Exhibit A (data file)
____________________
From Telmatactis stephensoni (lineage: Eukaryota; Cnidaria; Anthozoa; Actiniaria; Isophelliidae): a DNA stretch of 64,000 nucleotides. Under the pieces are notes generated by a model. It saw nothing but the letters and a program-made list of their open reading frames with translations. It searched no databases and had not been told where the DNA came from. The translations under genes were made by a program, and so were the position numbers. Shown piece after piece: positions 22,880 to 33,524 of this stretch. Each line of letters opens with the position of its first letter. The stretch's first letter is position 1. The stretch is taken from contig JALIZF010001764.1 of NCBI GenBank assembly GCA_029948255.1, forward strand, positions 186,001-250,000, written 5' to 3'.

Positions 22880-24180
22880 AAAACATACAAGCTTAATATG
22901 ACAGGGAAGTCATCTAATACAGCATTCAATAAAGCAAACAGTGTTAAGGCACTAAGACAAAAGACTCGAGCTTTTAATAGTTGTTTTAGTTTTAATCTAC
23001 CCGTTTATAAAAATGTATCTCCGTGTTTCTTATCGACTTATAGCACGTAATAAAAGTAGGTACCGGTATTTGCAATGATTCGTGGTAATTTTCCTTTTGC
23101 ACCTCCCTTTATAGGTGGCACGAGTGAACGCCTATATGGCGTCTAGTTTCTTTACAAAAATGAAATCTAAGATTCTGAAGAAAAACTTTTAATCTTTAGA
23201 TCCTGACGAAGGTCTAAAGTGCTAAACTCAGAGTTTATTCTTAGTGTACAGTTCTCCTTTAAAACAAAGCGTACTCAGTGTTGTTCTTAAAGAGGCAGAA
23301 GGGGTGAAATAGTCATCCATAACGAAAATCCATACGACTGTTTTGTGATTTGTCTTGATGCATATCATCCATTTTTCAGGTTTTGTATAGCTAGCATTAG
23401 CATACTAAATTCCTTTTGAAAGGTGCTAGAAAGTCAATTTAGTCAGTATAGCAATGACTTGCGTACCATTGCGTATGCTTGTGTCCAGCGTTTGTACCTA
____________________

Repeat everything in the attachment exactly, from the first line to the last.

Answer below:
From Telmatactis stephensoni (lineage: Eukaryota; Cnidaria; Anthozoa; Actiniaria; Isophelliidae): a DNA stretch of 64,000 nucleotides. Under the pieces are notes generated by a model. It saw nothing but the letters and a program-made list of their open reading frames with translations. It searched no databases and had not been told where the DNA came from. The translations under genes were made by a program, and so were the position numbers. Shown piece after piece: positions 22,880 to 33,524 of this stretch. Each line of letters opens with the position of its first letter. The stretch's first letter is position 1. The stretch is taken from contig JALIZF010001764.1 of NCBI GenBank assembly GCA_029948255.1, forward strand, positions 186,001-250,000, written 5' to 3'.

Positions 22880-24180
22880 AAAACATACAAGCTTAATATG
22901 ACAGGGAAGTCATCTAATACAGCATTCAATAAAGCAAACAGTGTTAAGGCACTAAGACAAAAGACTCGAGCTTTTAATAGTTGTTTTAGTTTTAATCTAC
23001 CCGTTTATAAAAATGTATCTCCGTGTTTCTTATCGACTTATAGCACGTAATAAAAGTAGGTACCGGTATTTGCAATGATTCGTGGTAATTTTCCTTTTGC
23101 ACCTCCCTTTATAGGTGGCACGAGTGAACGCCTATATGGCGTCTAGTTTCTTTACAAAAATGAAATCTAAGATTCTGAAGAAAAACTTTTAATCTTTAGA
23201 TCCTGACGAAGGTCTAAAGTGCTAAACTCAGAGTTTATTCTTAGTGTACAGTTCTCCTTTAAAACAAAGCGTACTCAGTGTTGTTCTTAAAGAGGCAGAA
23301 GGGGTGAAATAGTCATCCATAACGAAAATCCATACGACTGTTTTGTGATTTGTCTTGATGCATATCATCCATTTTTCAGGTTTTGTATAGCTAGCATTAG
23401 CATACTAAATTCCTTTTGAAAGGTGCTAGAAAGTCAATTTAGTCAGTATAGCAATGACTTGCGTACCATTGCGTATGCTTGTGTCCAGCGTTTGTACCTA